There are a few foods that are definitely worth splurging on when the opportunity arises. You will often find yourself pleasantly rewarded with a whole other level of texture and/or flavor/and or quality in general. I mention these items because an extra few bucks can buy you a world of difference: bread, pasta and beans are good examples. Also rice sometimes. And I know there are other that I am not thinking of (tell me your quick-to-splurge food categories, I am super interested!).
With things like meat or crab… or caviar, the price differential between something that is good and something that is excellent can pinch. Not with these foods: two dollars can buy you a fine baguette; 4 bucks can buy you a great one. $1.00 gets you a very serviceable box of pasta (and believe you me, that’s the kind of pasta that I am cooking with most nights). $6.00 might get you something fabulous, Italian and bronze cut and some cool new shape and all of that.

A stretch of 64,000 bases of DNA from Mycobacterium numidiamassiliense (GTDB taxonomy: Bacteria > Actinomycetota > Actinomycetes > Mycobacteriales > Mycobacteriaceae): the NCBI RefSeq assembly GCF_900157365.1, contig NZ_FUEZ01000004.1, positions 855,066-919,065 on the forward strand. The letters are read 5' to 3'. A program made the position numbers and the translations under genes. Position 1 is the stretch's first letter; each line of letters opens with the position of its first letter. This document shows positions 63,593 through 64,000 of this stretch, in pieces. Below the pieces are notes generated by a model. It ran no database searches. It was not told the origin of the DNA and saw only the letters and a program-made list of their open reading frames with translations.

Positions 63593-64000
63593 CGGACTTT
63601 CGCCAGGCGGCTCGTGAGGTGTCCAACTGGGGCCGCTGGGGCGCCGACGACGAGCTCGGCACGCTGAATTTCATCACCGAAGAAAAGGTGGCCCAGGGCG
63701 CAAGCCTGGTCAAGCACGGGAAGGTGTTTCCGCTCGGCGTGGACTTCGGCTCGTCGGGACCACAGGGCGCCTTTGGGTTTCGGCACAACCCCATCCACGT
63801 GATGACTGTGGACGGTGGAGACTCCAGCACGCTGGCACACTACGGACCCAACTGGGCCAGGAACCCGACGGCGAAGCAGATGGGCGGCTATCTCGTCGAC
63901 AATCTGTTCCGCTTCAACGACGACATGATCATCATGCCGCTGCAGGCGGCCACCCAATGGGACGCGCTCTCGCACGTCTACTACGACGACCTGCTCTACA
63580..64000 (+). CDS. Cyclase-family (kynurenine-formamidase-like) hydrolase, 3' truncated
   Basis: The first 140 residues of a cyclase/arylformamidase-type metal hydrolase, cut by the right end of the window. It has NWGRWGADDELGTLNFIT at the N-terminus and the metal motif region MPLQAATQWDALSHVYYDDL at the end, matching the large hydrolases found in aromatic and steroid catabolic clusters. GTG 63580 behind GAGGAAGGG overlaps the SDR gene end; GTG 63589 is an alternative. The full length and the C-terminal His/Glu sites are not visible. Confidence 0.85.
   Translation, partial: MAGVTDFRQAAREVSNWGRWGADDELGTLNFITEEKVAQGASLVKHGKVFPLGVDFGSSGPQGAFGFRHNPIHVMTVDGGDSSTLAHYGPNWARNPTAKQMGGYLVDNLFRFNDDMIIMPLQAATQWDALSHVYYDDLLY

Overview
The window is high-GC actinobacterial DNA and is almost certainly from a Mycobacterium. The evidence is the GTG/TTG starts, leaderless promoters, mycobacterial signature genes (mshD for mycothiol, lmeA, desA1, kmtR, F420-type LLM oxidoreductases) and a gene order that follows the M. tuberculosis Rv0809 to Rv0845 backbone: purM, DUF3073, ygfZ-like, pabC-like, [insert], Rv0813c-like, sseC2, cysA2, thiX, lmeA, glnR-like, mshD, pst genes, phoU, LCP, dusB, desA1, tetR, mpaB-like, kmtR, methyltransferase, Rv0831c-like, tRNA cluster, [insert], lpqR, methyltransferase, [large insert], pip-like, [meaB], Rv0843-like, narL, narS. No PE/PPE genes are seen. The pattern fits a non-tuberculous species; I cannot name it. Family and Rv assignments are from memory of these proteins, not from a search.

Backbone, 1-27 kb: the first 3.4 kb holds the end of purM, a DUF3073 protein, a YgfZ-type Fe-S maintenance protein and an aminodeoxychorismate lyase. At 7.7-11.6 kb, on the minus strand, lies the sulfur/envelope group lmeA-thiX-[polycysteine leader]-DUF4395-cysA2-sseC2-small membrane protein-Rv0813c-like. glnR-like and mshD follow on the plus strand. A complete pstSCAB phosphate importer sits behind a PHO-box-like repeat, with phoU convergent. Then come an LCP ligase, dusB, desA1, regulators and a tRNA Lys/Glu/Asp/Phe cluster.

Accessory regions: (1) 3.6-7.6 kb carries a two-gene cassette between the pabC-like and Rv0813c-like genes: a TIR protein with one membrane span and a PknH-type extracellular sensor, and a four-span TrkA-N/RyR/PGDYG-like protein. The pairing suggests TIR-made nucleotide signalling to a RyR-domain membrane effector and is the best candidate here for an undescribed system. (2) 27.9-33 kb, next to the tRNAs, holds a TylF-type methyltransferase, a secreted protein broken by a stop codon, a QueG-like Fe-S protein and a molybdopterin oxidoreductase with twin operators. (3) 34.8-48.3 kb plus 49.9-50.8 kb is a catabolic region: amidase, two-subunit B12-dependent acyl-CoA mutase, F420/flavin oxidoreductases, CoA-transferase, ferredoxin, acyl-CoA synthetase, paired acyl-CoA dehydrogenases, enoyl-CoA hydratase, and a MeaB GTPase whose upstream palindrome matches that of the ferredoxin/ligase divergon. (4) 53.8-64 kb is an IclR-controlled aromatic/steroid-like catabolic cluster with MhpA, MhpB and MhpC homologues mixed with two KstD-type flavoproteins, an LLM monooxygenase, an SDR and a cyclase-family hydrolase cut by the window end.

Yes, you might have to go a bit out of your way, though many good supermarkets have an impressive variety of specialty food products these days. And in the case of non-perishable items like beans and pasta and rice and some other pantry staples, you can stock up on the good stuff easily.
And while I never ever want to be part of the great conspiracy to put those lovely brick and mortar stores out of business… and while there is terrific pleasure in in-person shopping in general, and certainly for gorgeous food items…. that little thing called online shopping is mighty helpful.
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How to Cook French Lentils
2 cups of dried lentils will make about 4 cups of cooked lentils. You can double or even triple the amount, but make sure your pot is large enough, and you keep the water level above the beans.
- Rinse them in a strainer and make sure there are no little bits of anything other than beans in the mix.
- Place them in a pot and add water to cover by about 4 inches. If you like you can add a coupe of sprigs of thyme and a bay leaf.